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 SS22. See One, Sim One, Do One, Teach One: Results of a Prospective Randomized Trial of Endovascular Skills Training for Surgical Residents

​Jason T. Lee, Amy Peruzzaro, Thomas Krummel, Ronald L. Dalman
Division of Vascular Surgery, Stanford University Medical Center, Stanford, CA.

OBJECTIVES: Surgical simulation has emerged as an important adjunct to residency training in the era of duty-hour work restrictions. We conducted a prospective randomized trial to determine whether an endovascular simulation-based curriculum improves the technical performance of surgical residents.

METHODS: Third-year residents rotating on vascular surgery were randomized to SIMULATION consisting of weekly faculty-mentored simulation-based sessions and compared to CONTROL without simulation. Endovascular skills were assessed pre- and post-rotation on a high-fidelity simulator utilizing a previously validated endovascular global assessment scale (score 1-5), and a live OR patient evaluation at the end of the rotation.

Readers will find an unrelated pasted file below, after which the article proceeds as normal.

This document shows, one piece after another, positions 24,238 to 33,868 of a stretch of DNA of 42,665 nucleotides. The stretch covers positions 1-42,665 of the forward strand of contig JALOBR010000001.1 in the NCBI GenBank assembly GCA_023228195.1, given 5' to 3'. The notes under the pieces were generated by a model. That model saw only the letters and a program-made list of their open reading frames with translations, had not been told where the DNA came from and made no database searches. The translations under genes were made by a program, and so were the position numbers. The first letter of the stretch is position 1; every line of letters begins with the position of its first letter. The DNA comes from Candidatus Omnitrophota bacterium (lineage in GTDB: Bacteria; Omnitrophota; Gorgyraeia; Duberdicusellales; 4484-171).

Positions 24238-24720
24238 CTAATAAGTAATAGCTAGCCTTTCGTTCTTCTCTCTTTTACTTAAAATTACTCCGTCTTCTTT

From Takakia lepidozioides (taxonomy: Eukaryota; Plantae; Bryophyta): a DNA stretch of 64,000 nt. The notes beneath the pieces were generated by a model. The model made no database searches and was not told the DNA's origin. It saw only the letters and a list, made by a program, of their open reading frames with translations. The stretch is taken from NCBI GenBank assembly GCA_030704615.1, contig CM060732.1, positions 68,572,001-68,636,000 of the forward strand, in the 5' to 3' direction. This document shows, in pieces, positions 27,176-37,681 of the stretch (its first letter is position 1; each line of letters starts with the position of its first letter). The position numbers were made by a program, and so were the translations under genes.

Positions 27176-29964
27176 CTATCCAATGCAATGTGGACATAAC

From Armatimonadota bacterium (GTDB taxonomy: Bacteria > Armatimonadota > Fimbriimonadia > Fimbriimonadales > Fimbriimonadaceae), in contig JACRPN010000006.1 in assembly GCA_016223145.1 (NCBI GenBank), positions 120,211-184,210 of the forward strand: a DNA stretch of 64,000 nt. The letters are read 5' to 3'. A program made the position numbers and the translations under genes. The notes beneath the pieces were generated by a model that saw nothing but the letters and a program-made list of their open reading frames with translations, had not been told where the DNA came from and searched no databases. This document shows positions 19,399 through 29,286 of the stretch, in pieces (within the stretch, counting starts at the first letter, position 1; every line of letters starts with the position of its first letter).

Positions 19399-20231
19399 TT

RESULTS: From 2008-2011, 25 consecutive surgical residents (13 SIMULATION, 12 CONTROL) rotating on a university vs. service were enrolled. PRE-test assessment was not different between groups documenting similar baseline skills (1.6 vs. 1.4), and operative exposure during their 8-week rotation was similar for open and endovascular cases. Amount of time reading, didactic teaching, and conference attendance was also similar between cohorts. There was significant improvement on the POST-test (3.6 vs. 1.5) assessed on the simulator for the entire group, with the residents assigned to the SIMULATION group outperforming the CONTROL group (4.0 vs. 3.3) on the simulator and in the live patient OR assessment (3.5 vs. 2.5).

CONCLUSIONS: Implementation of an intensive simulation-based endovascular curriculum during the vs. rotation improved the technical skill of surgical residents on a high-fidelity simulator, and translated to improved live OR performance beyond the usual teaching obtained from standard clinical rotations.

AUTHOR DISCLOSURES: R. L. Dalman, Nothing to disclose; T. Krummel, Nothing to disclose; J. T. Lee, Nothing to disclose; A. Peruzzaro, Nothing to disclose.

Posted April 2012

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